Two teens set up non-profit to donate books with Muslim characters to school

If you’re asked to name a book with Muslim characters, you’re probably going to mention A Thousand Splendid Suns by Afghan-American writer Khaled Hosseini.

It’s a brilliant book that’s endured the years and become a classic, but its ubiquity highlights the rarity of central Muslim characters in literature.

Noticing this lack of representation, two teen sisters decided to start a non-profit organisation to increase access to books for Muslims around America.

Mena, 14, and Zena Nasir, 16, from Michigan, love reading but struggled to find female Muslim characters that reflected their own experiences.

When they were assigned a project in the fourth grade about an important historical figure, using a book as a source, they both struggled to find options.

The experience got them wondering why there were so few choices of Muslim-focused books in public access libraries. So they set up their own service, Girls of the Crescent. They buy texts that feature Muslim characters and donate them to schools around America.

Mena and Zena told Metro.co.uk: ‘For our project we went to our local public library, hoping to find books on Muslim women in history who inspired us a lot, but we ended up not finding any books about them.

‘We had to switch who we were doing the project on and that was the first time we realised that there was a lack of representation and diversity in the books we had access to.

‘Last year, we read a book with a female Muslim main character for the first time and the feeling of seeing a character like us and feeling represented was incredible.’

The sisters set up and designed their own website, and spend their spare time researching books for all ages that have protagonists from Islamic backgrounds.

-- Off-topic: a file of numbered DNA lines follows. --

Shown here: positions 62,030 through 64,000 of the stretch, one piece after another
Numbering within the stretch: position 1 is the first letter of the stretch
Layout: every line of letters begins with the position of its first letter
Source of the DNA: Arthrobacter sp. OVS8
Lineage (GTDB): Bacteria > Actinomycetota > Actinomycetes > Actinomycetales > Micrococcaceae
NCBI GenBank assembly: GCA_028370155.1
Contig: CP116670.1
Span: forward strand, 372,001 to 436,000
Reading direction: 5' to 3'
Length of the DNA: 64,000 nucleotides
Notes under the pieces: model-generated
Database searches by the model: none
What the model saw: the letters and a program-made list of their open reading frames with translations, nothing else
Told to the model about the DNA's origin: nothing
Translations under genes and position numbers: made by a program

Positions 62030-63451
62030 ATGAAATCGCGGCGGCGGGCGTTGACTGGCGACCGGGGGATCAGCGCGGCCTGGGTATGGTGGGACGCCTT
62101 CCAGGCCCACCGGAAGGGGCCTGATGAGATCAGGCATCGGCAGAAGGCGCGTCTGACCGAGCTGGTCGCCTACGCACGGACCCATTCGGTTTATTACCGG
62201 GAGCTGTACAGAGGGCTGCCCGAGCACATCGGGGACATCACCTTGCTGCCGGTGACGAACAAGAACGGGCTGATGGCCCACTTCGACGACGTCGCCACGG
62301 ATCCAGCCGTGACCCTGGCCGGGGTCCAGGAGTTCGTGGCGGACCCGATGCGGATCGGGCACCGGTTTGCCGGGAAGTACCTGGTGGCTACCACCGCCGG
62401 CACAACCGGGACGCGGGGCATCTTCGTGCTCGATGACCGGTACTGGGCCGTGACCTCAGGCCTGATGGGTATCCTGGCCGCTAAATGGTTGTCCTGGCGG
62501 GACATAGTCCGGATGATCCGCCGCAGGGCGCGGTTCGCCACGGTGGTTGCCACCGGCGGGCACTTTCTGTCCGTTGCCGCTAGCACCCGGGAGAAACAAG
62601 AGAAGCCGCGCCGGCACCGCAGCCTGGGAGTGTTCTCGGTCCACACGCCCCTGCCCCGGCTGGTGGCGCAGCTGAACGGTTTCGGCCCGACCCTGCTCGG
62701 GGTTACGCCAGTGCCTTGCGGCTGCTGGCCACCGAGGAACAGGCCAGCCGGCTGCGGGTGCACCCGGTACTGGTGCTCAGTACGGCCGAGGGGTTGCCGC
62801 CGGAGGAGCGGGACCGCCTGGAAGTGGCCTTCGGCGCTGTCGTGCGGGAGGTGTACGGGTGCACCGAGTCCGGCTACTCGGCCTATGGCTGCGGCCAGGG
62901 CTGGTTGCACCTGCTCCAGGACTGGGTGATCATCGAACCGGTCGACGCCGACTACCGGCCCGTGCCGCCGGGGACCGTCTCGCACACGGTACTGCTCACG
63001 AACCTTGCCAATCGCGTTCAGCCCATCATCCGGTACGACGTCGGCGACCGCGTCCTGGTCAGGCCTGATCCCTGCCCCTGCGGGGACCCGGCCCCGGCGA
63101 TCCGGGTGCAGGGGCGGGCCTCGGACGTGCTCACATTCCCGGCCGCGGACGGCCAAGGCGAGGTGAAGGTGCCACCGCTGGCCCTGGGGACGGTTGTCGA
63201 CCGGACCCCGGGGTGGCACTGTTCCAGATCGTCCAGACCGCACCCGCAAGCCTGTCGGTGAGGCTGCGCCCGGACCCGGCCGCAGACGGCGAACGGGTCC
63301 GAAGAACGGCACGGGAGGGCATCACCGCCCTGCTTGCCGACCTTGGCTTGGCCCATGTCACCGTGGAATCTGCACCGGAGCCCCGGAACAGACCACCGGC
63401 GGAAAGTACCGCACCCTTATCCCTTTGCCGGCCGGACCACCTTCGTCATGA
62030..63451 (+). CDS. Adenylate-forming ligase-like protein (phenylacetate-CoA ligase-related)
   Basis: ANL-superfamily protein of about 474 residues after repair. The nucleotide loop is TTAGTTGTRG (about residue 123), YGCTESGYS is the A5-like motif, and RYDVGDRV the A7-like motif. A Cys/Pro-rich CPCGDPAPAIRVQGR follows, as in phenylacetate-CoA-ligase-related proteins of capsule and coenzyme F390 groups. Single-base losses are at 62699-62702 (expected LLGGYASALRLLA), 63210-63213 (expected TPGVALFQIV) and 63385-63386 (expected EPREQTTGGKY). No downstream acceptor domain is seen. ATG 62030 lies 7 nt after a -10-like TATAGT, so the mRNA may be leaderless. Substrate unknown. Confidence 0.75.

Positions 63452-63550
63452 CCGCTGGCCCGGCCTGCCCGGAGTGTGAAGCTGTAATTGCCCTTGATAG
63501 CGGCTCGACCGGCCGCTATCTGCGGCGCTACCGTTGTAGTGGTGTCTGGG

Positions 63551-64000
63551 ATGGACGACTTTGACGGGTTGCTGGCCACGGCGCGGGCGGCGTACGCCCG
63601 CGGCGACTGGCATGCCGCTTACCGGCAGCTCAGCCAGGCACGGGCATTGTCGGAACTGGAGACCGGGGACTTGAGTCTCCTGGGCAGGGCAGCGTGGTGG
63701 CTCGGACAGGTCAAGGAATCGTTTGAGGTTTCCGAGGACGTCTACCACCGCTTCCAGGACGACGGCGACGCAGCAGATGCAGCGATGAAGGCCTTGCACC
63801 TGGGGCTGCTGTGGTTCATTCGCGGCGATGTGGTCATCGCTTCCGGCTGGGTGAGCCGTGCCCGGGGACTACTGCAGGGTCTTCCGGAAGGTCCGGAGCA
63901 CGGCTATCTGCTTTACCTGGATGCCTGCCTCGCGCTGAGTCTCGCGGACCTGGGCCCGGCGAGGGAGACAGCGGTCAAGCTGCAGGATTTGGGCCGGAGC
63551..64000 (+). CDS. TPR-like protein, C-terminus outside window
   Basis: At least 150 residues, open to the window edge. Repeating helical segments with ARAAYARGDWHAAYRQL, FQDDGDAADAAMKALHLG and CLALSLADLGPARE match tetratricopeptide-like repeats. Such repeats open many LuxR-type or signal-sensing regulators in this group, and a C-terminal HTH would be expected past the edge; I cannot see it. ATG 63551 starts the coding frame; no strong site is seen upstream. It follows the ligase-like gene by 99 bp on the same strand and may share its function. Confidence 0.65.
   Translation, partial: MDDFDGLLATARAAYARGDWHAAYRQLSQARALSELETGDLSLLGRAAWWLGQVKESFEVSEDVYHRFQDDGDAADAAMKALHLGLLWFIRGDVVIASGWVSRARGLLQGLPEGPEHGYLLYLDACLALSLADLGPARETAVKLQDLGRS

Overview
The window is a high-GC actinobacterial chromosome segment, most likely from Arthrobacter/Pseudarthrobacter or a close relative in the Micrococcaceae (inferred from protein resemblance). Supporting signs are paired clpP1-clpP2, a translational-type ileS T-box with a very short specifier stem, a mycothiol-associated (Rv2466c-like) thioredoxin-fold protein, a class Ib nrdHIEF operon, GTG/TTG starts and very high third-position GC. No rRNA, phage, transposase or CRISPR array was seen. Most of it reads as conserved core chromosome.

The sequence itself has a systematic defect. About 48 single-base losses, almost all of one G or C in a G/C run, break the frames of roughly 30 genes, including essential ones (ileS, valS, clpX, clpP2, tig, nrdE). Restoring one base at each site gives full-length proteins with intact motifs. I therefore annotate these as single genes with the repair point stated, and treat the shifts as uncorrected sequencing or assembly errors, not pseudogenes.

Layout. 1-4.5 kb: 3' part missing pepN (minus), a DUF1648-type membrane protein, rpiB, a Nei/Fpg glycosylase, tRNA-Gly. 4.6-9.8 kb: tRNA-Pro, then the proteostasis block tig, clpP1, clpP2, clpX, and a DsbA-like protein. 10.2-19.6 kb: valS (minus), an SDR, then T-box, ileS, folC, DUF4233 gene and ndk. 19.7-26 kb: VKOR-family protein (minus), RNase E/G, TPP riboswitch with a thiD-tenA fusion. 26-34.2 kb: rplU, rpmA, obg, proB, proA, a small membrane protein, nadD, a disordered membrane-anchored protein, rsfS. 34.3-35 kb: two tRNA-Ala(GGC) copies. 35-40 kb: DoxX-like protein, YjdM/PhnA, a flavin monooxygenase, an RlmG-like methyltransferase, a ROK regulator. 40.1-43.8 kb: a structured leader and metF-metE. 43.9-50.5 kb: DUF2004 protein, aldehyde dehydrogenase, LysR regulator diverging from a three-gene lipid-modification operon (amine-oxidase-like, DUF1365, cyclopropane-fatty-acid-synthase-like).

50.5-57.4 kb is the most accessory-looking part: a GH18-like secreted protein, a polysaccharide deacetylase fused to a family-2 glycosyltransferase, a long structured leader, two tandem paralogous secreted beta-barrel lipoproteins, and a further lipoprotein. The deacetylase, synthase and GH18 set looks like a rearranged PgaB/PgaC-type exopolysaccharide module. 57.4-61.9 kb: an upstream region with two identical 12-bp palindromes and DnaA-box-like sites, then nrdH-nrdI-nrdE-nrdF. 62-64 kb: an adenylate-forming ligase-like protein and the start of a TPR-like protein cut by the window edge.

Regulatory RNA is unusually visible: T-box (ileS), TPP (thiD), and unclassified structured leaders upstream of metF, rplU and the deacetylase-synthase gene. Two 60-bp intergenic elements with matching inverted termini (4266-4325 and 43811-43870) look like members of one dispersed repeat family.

That takes a lot of time and resources but luckily the sisters have a community behind them.

They ask for donations and hold fundraisers to be able to send books around the country and to parts of the world where access is difficult.

And they manage to do it while completing their homework on time.

They tell us: ‘We are really busy as teenagers with homework, advanced classes, and clubs, but we always find time to dedicate to the nonprofit.’

‘Books have an immense impact on how children behave, socialise, and see themselves in the world, and if young kids don’t see themselves represented, there is a certain sense of not belonging.

‘The diverse books we are donating can mean so much for Muslim kids by providing them with a sense of acceptance and inclusion in the world that they may not see portrayed in the media or in their communities.

‘In addition, a lot of people are not exposed to diversity in their communities and schools and books with representation can provide that exposure.

‘Either way, these books are able to shape people’s perspectives of society by showcasing the diversity and providing a new point of view.

‘We hope that by increasing diverse books and by spreading positive messages about Muslim girls, we can create a more accepting and respectful community.’

For those hoping to expand their literay canon of Muslim stories, the Nasirs have some recommendations: The Perfect Gift by J. Samia Mair, The Gift of Ramadan by Rabiah York Lumbard, The Authentics by Abdi Nazemian, The World is Not a Rectangle by Jeanette Winter, Ayesha Dean and the Istanbul Intrigue by Melati Lum, and Ms. Marvel by G. WIllow Wilson and Sana Amanat.

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